“In our research of news organizations, in study after study, we have repeatedly found this to be the case. One daily newspaper of less than 50,000 circulation we studied struggled with the change to a web-first organization because, though its leaders acknowledged the importance of the new medium, they did not reinforce that desire through their reward and accountability systems. Print revenue and circulation remained the benchmarks of success, not digital revenue or pageviews. As a result, newsroom staffers struggled to develop the kind of online content needed to expand the web audience.

“Another paper we studied, a metropolitan daily with a circulation of over 100,000, faced similar challenges, as staffers still celebrated getting on 1A and daily rituals like news meetings continued to be print-focused — despite lots of talk about ‘digital first.’” – Groves and Brown-Smith

If that is the reality, and I know in general it is, how do we change it? What actions do we take today. I believe changing actions and routines will change mindsets.

The authors offer these steps:

– Find the change agents with the relationship-building skills to push others to develop new routines
– Put the structure in place to allow employees to experiment and fail in the digital ecosystem
– Give specific information on prioritizing workloads around digital efforts
– Develop concrete reward systems

Here are a few of my own:

– Base every decision on operating a digital media businesses first
– Define your digital workflow and then organize your staff to meet its objectives
– Measure and listen to everything so you can rapidly adapt to changes in the media market and audience consumption
– Engage with everyone willing to talk or already talking about your product and/or service

Media company profitability in 2013

Much of the conversation in media companies still hangs on how the organization defines what it means to be digital first. Often, it seems, the conversation keeps going, but no meaningful action occurs at any level despite agreeing that transformation must happen.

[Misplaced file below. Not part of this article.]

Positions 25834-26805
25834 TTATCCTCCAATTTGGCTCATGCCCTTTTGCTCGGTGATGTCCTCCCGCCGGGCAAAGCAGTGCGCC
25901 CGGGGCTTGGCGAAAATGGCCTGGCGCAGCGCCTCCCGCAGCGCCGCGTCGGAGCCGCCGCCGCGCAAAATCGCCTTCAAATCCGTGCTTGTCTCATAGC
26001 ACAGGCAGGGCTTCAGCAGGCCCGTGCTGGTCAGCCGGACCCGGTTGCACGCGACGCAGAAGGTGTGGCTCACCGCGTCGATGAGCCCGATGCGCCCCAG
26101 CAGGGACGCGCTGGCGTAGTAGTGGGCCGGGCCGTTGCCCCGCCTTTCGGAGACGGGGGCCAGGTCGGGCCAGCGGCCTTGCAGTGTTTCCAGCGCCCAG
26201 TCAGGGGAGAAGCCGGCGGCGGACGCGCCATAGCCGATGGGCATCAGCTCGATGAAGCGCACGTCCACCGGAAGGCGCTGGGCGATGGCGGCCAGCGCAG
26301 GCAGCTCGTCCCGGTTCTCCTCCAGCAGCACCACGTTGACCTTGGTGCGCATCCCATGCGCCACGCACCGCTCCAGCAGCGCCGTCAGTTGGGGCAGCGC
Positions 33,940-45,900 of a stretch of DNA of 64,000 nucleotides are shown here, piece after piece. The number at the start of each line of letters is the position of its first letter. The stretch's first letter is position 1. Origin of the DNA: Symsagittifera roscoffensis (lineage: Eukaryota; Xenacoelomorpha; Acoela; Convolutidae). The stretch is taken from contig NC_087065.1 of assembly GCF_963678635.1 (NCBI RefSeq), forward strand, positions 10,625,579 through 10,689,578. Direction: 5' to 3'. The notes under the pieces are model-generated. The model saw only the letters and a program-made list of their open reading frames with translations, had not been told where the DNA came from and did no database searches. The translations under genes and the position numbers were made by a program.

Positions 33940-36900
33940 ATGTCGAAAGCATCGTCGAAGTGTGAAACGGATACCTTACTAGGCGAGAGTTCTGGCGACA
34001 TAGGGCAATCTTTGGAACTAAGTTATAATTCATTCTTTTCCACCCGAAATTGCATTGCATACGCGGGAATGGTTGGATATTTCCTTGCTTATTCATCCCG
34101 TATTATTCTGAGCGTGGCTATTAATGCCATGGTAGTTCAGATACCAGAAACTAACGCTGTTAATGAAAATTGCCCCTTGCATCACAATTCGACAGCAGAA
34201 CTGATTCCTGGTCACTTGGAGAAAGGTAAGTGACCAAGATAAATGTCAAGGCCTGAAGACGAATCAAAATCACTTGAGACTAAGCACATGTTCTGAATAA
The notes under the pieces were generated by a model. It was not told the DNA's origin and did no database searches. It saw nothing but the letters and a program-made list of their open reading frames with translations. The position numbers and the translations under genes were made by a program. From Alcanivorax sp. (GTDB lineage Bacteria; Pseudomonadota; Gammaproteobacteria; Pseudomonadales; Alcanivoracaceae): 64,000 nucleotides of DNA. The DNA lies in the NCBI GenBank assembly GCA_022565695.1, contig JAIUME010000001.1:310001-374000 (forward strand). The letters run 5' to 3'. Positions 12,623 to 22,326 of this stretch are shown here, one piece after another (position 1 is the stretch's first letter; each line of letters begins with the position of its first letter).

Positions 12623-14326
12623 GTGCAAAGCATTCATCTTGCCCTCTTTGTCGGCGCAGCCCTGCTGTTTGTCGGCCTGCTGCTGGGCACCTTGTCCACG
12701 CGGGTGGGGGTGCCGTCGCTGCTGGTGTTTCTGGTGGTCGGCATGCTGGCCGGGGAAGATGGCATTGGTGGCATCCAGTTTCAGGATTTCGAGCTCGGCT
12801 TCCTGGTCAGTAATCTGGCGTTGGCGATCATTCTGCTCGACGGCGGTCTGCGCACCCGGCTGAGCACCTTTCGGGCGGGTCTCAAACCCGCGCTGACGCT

As the first quarter winds down and organizations have already adapted for sustainability in 2012, the focus at all levels of the business must now turn to profitability and survivability in 2013 based on the known economic uncertainties.

Rather than debate the meaning of digital first and why we’re still asking that question today, what will organizations – especially media – do in the next nine months so more doors aren’t closed come 2013?

Here is my two-step approach:

The business becomes the ecosystem

Collaboration, experimentation and driving shared value will spur revenue  growth. I use Dion Hinchcliffe to further my point when he says, “the value is in sustaining dynamic relationships and not fixed transactions.

I think most understand the fixed way of running the business of a newspaper, TV station, a startup or whatever doesn’t apply any longer and certainly won’t in the near future. The company must be smartly connected to customers, users, partners and its employees via digital ecosystems to create networked impact.

“Being able to elicit the network (Internet, community, shared data, whatever) to maximum effect to fuel and grow your ecosystem is thus the core competency of the digital era,” Hinchcliffe says.

Shift resources to meet the new digital strategy

Defining a digital strategy seems to be a daunting task. General guidance around the business objectives of an organization with a keen sense of audience metrics may be enough.

Using Hinchcliffe again to spur conversation, he offers a 34-point list of elements to organize the digital strategy around. It includes some of the initiatives already underway including e-commerce, mobile operations, video and content management.

Ultimately, it will be up to each individual organization to determine the viability of each of those elements. But, if nothing else, start with some and shift resources now to build a more sustainable digital businesses before the window of opportunity closes.

What I’ve been reading

It’s been awhile so I’m going slow getting back into sharing some thoughts about what I’m up to. Here’s a quick post on what I’ve been reading recently.I recommend them all.

The Swerve – Ever wonder how the modern world came to know On The Nature of Things by Lucretius? This book, by Stephen Greenblatt, details the fascinating story in a narrative I couldn’t put down.

The Operators: The Wild and Terrifying Inside Story of America’s War in Afghanistan – The story that brought down a general. The detailed account of the inner workings and politics or a U.S. Army general fighting the war in Afghanistan.

Enemies: A History of the FBI – The detail provided by recently declassified papers in this account of the FBI is somewhat frightening and encouraging all in one. If you read it, I think you’ll understand that.

Polemics – A hard read for me but eye-opening. A french philosopher reveals in great detail his thoughts on modern politics. I don’t always agree with his take but it has spurred me to think differently. For example: “We have the riots we deserve. A state in which what is called public order is only a coupling of the protection of private wealth and dogs unleashed on children of working people and people of foreign origin is purely and simply despicable.”

The Dead Hand: The Untold Story of the Cold War Arms Race and Its Dangerous Legacy